Great review.
James Gracey said…
@Kelvin - Parents of a friend of mine owned this on VHS - it sat on the shelf in their livingroom and the cover used to creep me out big time! As did their copy of Lost Boys!

@Shaun - Yeah, I was sent a screener of Arrow's BWTCP Blu-ray - I thought it was just fine - no major complaints. Alas, I haven't obtained Cannibal Holocaust - but it's Shameless's forthcoming release of Four Flies On Grey Velvet I can't wait to get my hands on!

@Kev - I liked Campbell's character - mainly because he was played by Bruce Campbell! ;)
James Gracey said…
PS @Kelvin - I probably should have mentioned that the cover of Maniac Cop in my friend's livingroom creeped me out WHEN I WAS YOUNG! This wasn't a recent thing! ;)
Yes the FOUR FLIES Blu-ray could well be the release of the year for fans of cult horror, as long as Shameless do a decent job. I have their Blu-ray of NEW YORK RIPPER, even though I don't like the film much, and they did a good job with that one. I have quite a few Arrow Blu-ray's but I try and wait until they are under a tenner, it doesn't usually take long.
James Gracey said…
I have all the Argento titles and a few others - quite a lot of the Shameless titles too - particularly their gialli, natch.
As much as I love Blu-rays - they do tend to be expensive.
I also really enjoyed the Shameless release of New York Ripper. I enjoyed the film - if such a film can actually be 'enjoyed', especially its score and grimy atmosphere. Not sure I'd be in a hurry to ever watch it again - it made me feel very scuzzy! ;)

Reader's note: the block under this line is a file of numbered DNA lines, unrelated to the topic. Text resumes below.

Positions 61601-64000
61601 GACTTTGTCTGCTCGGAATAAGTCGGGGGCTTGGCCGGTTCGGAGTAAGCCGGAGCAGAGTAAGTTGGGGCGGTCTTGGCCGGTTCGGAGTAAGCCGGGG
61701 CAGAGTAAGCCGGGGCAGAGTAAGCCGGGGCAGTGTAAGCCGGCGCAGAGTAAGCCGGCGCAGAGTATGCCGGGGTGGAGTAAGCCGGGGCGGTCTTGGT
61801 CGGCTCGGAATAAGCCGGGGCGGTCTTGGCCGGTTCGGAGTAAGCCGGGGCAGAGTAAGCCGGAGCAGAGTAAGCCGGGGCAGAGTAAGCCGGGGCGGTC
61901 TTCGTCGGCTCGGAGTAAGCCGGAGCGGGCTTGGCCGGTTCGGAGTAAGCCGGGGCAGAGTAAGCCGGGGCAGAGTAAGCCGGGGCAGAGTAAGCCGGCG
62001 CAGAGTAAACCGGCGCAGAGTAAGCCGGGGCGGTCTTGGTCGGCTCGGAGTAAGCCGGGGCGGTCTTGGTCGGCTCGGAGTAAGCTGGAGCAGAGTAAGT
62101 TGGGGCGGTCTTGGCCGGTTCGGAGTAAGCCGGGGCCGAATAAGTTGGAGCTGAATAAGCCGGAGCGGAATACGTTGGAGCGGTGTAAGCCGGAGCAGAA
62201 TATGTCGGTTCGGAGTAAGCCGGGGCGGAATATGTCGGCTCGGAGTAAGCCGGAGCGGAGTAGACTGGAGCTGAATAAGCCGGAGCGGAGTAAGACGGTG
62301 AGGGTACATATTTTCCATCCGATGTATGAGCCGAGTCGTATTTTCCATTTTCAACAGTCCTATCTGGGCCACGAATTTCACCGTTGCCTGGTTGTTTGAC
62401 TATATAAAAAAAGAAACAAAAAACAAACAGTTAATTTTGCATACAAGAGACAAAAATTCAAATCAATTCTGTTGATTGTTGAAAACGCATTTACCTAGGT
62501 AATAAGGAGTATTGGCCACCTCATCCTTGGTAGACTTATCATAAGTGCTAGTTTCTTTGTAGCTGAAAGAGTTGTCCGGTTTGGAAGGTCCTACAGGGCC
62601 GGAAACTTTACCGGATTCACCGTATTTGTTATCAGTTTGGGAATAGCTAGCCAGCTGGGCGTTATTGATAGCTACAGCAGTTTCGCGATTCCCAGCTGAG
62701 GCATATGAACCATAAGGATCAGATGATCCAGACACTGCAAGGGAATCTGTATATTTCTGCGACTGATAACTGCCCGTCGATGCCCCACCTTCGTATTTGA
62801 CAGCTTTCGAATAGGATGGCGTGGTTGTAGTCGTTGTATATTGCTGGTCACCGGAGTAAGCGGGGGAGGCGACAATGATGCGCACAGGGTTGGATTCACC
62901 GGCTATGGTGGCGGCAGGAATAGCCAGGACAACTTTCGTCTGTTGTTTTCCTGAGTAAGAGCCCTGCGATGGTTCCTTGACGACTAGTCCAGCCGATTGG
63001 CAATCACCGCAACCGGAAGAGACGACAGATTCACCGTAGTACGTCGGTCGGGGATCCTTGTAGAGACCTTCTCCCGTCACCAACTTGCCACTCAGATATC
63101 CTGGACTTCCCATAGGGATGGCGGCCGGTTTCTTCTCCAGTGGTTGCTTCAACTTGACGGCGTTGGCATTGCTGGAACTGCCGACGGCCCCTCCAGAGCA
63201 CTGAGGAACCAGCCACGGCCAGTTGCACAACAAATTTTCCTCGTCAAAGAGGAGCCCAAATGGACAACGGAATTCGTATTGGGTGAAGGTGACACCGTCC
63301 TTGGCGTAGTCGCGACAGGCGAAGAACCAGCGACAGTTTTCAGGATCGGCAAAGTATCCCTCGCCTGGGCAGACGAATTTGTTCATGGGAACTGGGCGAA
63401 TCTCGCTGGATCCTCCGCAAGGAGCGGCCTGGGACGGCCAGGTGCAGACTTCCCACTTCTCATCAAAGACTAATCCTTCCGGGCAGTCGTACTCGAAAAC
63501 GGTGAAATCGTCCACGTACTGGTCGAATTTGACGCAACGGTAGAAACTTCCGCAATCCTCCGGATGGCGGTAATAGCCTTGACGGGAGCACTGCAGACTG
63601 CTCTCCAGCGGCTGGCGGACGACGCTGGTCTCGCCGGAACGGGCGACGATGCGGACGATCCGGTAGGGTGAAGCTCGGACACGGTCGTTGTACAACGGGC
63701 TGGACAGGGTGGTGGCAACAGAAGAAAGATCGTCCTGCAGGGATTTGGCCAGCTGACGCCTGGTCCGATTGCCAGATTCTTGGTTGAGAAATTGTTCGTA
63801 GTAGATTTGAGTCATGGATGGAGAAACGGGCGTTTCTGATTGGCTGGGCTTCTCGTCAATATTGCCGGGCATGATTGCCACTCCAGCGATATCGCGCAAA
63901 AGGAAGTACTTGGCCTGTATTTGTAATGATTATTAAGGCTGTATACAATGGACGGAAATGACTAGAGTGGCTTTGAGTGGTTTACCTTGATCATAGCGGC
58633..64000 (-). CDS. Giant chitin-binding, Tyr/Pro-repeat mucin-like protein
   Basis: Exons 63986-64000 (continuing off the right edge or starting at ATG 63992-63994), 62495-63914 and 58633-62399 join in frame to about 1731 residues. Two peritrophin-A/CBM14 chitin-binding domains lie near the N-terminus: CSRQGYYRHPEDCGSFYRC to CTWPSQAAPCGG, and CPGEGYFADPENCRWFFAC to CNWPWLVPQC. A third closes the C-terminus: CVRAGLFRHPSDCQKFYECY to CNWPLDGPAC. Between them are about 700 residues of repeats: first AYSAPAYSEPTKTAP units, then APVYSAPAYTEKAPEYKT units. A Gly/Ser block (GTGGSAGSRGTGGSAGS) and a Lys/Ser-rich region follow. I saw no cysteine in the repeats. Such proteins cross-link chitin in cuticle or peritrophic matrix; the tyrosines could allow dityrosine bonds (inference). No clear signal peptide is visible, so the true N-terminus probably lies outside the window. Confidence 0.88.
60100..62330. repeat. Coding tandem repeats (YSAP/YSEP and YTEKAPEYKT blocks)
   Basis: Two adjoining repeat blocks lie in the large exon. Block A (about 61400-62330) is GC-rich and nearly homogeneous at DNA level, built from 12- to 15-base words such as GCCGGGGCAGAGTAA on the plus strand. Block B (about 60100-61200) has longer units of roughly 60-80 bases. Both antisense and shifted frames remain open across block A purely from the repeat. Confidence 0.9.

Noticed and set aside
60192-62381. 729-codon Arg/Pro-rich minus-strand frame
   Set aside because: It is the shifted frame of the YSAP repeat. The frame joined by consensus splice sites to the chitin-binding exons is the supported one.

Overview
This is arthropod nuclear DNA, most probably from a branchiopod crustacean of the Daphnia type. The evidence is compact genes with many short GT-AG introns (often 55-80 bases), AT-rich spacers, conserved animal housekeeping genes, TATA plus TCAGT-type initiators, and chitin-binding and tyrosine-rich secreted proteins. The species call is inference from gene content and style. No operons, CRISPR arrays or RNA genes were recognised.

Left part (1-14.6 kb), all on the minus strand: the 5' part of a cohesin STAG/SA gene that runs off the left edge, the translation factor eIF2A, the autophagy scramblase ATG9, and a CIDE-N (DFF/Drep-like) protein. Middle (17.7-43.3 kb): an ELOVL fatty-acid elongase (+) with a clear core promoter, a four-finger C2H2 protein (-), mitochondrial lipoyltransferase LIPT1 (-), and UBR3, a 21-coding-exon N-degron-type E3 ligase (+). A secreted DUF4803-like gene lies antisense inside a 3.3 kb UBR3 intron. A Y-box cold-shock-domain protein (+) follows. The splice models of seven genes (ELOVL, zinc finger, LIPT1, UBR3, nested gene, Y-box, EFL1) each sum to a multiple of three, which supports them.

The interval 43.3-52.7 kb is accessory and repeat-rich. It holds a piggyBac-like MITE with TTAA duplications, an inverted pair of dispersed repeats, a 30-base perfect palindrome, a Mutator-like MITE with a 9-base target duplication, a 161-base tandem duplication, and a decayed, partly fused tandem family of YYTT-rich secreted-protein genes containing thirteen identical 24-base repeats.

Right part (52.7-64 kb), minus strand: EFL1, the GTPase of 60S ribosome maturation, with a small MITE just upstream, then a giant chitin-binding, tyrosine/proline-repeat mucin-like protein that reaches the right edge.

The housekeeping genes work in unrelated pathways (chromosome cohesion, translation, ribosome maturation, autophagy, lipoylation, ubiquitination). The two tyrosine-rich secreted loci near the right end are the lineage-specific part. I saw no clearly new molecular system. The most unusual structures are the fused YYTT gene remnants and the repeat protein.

Anonymous said…
You hit the nail on the head with Cohen. It's the subject matter he chooses that make his films so unsettling.
Great review. You bring up so many interesting points especially regarding the film's relevance today.
James Gracey said…
Cheers Christine. While I haven't seen nearly as many of Cohen's films as I should have, the one's I have seen were really memorable. And there always seems to be some sort of biting social commentary simmering under the B-movie allure of each.

As for the film's relevance today - there is so much more I could have worked into the review (didn't even get a chance to mention controversial police actions throughout The Troubles in Northern Ireland) - but I didn't want to get too bogged down in politics. It is Maniac Cop afterall! ;)